Book Review: Prairie Wildflowers

Don Kurz, 272 pages, field guide, Falcon Guides, paperback, $24.95

If we haven’t mentioned it lately, let me go on record and say that we here at Missouri Life love prairies. These native grasslands once accounted for mind-boggling swaths of land in our state. They provided ample forage for massive bison herds and prevented erosion all while sequestering carbon. In addition, they are home to a field guide worth of dazzling wildflowers in bloom from late spring through fall.

That field guide is Prairie Wildflowers: A Guide to Flowering Plants from the Midwest to the Great Plains, a recent title from Falcon Guides, which specializes in books concerning nature and the outdoors. Authored by Don Kurz, the book is arranged by color, making it easy to identify the flowers you come across while tramping around Prairie State Park or Tucker Prairie Natural Area. As the book’s subtitle implies, it has application outside the Show-Me State as well.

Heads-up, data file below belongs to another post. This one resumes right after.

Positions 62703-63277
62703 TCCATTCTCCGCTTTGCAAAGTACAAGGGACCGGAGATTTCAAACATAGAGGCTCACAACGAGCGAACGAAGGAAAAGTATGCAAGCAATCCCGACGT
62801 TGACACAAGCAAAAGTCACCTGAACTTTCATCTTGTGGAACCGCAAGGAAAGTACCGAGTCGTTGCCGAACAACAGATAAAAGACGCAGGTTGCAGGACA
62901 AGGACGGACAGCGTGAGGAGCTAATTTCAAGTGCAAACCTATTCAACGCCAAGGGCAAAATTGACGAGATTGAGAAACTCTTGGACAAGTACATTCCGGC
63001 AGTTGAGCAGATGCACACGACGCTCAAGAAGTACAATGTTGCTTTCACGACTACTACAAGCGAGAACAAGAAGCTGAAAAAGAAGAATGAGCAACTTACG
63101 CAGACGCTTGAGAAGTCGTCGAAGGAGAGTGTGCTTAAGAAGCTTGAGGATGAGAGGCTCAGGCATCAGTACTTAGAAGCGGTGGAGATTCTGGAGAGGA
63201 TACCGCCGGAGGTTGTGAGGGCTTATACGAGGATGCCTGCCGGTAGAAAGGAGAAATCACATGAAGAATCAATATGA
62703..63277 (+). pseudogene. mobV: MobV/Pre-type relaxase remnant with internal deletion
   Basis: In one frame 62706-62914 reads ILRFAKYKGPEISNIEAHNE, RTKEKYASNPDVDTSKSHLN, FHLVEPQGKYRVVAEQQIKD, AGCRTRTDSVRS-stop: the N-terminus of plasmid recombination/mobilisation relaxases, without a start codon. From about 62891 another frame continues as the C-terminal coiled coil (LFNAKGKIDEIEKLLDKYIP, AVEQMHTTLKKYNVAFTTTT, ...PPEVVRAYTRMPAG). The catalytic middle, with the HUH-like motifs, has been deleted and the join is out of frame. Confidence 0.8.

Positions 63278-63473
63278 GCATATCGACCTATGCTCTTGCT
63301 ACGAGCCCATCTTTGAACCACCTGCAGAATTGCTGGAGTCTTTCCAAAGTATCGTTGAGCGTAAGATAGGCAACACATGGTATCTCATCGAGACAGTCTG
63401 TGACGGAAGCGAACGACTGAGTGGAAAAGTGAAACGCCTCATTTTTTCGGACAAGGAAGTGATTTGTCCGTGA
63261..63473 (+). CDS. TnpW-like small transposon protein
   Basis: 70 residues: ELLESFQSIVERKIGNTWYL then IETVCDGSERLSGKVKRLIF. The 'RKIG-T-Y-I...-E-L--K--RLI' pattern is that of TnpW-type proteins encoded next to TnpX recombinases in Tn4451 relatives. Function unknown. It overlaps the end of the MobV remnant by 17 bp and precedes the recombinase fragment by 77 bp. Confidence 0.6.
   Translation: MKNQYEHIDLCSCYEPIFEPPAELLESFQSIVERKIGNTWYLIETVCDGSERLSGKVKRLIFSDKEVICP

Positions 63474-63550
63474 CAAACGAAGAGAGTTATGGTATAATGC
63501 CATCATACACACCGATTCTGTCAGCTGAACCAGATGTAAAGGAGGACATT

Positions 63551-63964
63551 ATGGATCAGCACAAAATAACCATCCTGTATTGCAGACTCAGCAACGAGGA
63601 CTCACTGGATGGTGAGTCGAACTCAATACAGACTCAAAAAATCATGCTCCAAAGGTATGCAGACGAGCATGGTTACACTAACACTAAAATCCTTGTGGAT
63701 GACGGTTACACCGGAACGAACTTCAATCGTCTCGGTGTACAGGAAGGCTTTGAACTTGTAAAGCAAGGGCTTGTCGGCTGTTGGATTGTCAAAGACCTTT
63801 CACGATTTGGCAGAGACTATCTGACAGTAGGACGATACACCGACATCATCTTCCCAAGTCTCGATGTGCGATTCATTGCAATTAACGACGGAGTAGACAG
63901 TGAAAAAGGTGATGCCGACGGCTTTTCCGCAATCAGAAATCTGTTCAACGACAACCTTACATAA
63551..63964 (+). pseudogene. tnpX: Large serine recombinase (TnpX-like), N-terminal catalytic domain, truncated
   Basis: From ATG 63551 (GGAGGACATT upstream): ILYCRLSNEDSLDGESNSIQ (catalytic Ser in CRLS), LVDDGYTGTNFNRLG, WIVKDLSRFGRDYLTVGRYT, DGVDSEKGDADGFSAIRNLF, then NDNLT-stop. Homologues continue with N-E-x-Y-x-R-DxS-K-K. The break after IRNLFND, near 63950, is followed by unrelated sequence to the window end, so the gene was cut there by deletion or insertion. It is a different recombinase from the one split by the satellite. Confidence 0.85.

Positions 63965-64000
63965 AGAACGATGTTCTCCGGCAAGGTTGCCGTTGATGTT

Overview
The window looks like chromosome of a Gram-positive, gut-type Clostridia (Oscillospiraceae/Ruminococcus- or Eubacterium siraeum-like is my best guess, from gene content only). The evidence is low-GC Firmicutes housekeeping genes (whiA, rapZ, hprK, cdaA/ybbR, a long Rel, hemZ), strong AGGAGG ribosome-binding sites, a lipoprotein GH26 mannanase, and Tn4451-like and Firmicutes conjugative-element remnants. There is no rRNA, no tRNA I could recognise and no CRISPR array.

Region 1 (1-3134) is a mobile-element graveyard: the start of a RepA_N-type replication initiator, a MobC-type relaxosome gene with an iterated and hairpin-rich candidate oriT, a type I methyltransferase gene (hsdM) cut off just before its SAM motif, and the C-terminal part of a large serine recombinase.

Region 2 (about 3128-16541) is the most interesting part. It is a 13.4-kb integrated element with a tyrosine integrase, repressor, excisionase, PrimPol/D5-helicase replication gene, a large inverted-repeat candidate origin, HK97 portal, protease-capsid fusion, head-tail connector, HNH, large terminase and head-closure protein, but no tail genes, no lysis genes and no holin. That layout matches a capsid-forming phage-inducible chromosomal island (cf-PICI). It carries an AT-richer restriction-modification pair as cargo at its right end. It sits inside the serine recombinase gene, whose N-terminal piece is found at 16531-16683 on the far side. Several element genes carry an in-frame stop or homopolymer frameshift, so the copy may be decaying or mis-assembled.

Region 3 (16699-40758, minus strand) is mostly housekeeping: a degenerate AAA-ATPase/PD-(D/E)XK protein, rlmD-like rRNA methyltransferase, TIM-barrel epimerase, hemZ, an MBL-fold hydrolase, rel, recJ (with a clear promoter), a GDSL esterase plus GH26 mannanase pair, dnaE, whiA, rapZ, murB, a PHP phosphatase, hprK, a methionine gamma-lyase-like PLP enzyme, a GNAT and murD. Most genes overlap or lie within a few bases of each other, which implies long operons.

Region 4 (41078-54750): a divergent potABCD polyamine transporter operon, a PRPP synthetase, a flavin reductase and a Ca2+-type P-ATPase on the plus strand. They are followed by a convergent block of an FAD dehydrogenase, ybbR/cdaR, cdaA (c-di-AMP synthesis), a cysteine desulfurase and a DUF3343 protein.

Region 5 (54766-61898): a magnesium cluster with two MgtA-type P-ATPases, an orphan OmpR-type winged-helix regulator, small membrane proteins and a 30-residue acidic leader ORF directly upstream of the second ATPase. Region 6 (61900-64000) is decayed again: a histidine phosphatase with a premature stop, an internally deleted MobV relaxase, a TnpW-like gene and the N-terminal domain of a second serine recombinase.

Each species contained inside the book is accompanied by a color photo, the flower’s common name, its Latin name and family, a description, its bloom season, its habitat and range, and some additional information. The identification guide is preceded by an informational intro, and the book also includes a guide to weeds, a glossary, and an index. These features will allow you to identify flower species with confidence, but they also serve an ancillary purpose for the particularly prairie-obsessed: you can thumb through it and daydream about hiking through lush grasslands any time. This feature will come in handy as we move into colder weather, one imagines.